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Close-Connectedness Doctrine is a judicially created doctrine used by some courts to deny an assignee of a negotiable note holder-in-due-course status if the assignee is too closely connected to the original holder-mortgagee.
The close-connectedness doctrine teaches that a transferee does not take an instrument in good faith and is therefore not a holder in due course when there are sufficient facts to indicate the transferee, by virtue of its unusually close relationship with the transferor, has reason to know, or should have known, of infirmities in the underlying transactions from which the instrument originated.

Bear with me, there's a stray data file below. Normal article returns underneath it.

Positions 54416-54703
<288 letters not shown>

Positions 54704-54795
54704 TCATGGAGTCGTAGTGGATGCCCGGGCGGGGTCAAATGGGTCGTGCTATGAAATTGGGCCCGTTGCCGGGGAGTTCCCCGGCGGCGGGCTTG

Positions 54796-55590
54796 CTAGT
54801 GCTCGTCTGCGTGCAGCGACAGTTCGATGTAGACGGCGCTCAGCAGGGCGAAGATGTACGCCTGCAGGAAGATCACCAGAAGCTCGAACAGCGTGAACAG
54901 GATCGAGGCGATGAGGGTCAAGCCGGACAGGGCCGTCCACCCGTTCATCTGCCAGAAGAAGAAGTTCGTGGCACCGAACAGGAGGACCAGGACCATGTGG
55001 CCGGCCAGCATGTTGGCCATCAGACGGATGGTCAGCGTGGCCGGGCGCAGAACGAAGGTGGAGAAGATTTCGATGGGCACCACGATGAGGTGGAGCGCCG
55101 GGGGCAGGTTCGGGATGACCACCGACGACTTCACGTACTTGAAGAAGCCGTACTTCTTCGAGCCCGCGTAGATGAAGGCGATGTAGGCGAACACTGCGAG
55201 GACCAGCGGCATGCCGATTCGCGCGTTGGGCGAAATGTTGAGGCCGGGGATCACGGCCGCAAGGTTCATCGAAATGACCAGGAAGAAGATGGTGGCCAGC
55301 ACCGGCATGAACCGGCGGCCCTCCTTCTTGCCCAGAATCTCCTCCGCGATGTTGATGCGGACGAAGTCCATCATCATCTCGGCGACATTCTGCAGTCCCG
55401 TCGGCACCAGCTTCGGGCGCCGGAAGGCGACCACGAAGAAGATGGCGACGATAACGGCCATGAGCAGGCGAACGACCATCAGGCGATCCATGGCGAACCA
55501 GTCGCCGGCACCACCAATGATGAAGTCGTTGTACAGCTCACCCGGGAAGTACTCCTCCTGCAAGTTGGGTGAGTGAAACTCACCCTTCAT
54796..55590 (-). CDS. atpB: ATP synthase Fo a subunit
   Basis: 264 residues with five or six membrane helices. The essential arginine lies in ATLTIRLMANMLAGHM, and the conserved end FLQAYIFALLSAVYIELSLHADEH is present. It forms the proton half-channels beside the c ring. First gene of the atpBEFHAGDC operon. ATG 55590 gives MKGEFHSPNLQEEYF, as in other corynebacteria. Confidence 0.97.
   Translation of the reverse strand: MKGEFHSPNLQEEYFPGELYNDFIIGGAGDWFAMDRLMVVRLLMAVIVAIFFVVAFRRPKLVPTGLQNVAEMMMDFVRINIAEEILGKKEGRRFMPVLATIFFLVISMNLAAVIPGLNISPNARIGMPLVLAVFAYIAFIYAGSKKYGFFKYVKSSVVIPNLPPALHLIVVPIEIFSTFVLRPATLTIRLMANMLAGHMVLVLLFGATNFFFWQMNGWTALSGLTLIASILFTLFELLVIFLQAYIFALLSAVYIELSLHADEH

There are five factors commonly taken into account in determining whether the transferee of a negotiable instrument is so closely connected to the original payee and the underlying transaction that the transferee cannot be found to have taken the instrument in good faith: (1) Drafting by the transferee of forms for the transferor; (2) approval or establishment or both of the transferor's procedures by the transferee (e.g., setting the interest rate, approval of a referral sales plan); (3) an independent check by the transferee on the credit of the debtor or some other direct contact between the transferee and the debtor; (4) heavy reliance by the transferor upon the transferee (e.g., transfer by the transferor of all or substantial part of his paper to the transferee) and; (5) common or connected ownership or management of the transferor and transferee. [Vitols v. Citizens Banking Co., 10 F.3d 1227 (6th Cir. Ohio 1993)]